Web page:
How To Get A Mortgage
Whether you’re a first buyer or are looking to move home, navigating the mortgage application process can feel like a stressful and complicated task.
Use our FREE online mortgage calculator to help you find the best mortgage deals for you.
Getting a mortgage: the basics
For first time buyers, the world of credit checks, surveys and contracts can seem overwhelming. For those whose most recent experience of the mortgage process was before the market crash of 2007, the changes to the mortgage market can come as a bit of a shock – 100% mortgages are a thing of the past and interest only mortgages are no longer widely available, with many mortgage providers tightening up their lending criteria.
From April 2014, the changes to the mortgage application system proposed by the Mortgage Market Review (MMR) come into effect, meaning that lenders will have to carry out stricter affordability checks on new borrowers – a move that could lead to a slower mortgage application process for many prospective buyers. However, if you are well-prepared and organised you can still navigate the mortgage application process as smoothly as possible.
Preparing to apply for a mortgage
Before you approach any mortgage lenders or intermediaries, it makes sense to do all you can in advance to improve your chances of acceptance and ensure the process runs smoothly. Gather together financial evidence such as:
- Recent payslips
- Evidence of any bonuses or overtime
- Evidence of any tax credits, maternity/paternity pay, or other state benefits
- Recent bank statements
The mortgage application process
Whether you are a first time buyer or a seasoned property owner, the mortgage application process in England and Wales is basically the same. For a full breakdown of each step in the mortgage application process, click here >>
Step 1: Work out how much you can afford
As well as working out how much you can afford to put down as a deposit on your property, you also need to take into account how much you can afford to repay each month, as well as ongoing costs such as property maintenance and unforeseen expenses.
Step 2: Consider what type of mortgage is best for you and seek advice if required
There are many different types of mortgage available – varying in repayment method, interest rate, and duration - although not all mortgage types will be available to all borrowers. Under the new MMR rules, your mortgage lender has a responsibility to ensure that the mortgage they offer you is suitable for your needs and for your financial circumstance. This means that they will have to look deeper into prospective borrowers' financial situations before deciding whether to offer a mortgage. Many borrowers will also be required to see a mortgage advisor before processing with their mortgage application, during which their finances will be ‘stress tested’ to ensure that they could still make the mortgage repayments in the event of a rise in interest rates or a change in their financial circumstances. All monthly outgoings and household expenditure will be considered during the application process and will need to be evidenced. If you have already gathered together your paperwork as suggested above, this should be relatively straightforward.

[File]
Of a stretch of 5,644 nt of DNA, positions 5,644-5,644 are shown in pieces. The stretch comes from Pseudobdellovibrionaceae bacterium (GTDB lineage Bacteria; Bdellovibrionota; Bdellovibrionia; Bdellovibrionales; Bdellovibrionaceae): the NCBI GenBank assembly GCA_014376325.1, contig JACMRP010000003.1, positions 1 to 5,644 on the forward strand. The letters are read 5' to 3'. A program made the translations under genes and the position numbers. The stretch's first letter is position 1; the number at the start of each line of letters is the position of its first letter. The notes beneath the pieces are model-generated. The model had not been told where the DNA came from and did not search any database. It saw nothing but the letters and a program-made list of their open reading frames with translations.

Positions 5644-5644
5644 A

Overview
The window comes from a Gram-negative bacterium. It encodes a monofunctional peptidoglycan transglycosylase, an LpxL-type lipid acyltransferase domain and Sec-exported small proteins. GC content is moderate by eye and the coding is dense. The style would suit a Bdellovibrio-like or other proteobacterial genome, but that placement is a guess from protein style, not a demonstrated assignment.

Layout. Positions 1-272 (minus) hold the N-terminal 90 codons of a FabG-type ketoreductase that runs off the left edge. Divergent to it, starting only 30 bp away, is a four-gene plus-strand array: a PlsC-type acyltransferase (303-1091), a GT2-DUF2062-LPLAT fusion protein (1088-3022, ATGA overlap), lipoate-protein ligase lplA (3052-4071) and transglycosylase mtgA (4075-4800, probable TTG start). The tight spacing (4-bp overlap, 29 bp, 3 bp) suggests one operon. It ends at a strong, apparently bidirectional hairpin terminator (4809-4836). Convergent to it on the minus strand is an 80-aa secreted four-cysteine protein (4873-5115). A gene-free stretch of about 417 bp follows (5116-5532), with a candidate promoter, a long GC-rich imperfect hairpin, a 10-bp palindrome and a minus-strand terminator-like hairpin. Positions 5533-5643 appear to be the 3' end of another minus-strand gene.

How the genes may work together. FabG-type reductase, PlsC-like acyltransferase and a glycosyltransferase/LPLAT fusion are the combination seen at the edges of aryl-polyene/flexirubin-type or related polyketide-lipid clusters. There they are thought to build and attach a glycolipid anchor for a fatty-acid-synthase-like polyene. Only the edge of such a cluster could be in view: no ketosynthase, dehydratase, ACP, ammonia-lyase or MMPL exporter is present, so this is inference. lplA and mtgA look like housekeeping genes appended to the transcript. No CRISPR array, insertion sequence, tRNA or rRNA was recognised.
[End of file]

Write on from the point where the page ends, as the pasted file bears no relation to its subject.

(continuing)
Types of mortgage that you may be offered include fixed rate mortgages, variable rate mortgages and tracker mortgages – to find out more about the different mortgage repayment options available, click here >>
Step 3: Get a key facts illustration and a mortgage agreement in principle
When you visit a potential mortgage lender, such as a bank or building society, they will usually give you a key facts illustration (KFI) for the mortgage you are interested in. KFIs are standardised to help you compare mortgages on a like-for-like basis across different lenders.
Once you have narrowed down your choice, your mortgage lender or intermediary will perform some initial checks on your eligibility for a mortgage. These may include checking your credit score as well as assessing your income and outgoings by examining your payslips and bank statements. If you are eligible based on these initial checks, the mortgage lender will then give you a mortgage agreement in principle. This will give you an idea of how much you may be able to borrow and can be useful in focussing your property search as well as reassuring prospective sellers that you are likely to be in a position to complete the purchase. However, remember that an agreement in principle is not a guarantee that you will be able to get a mortgage for the specified amount from that particular lender – it is only an indication of what you might be able to borrow.
Step 4: Make a mortgage application
Once you have found a property you like and have made an offer, you will need to apply for your mortgage. The lender will ask you to provide more detailed information than is required for an agreement in principle, including proof of identification, proof of income, and details of the property you wish to buy including property type, valuation and survey requirements. You can find out more about the full mortgage application process here >>
To compare the latest mortgage deals, you can use our simple online mortgage calculator.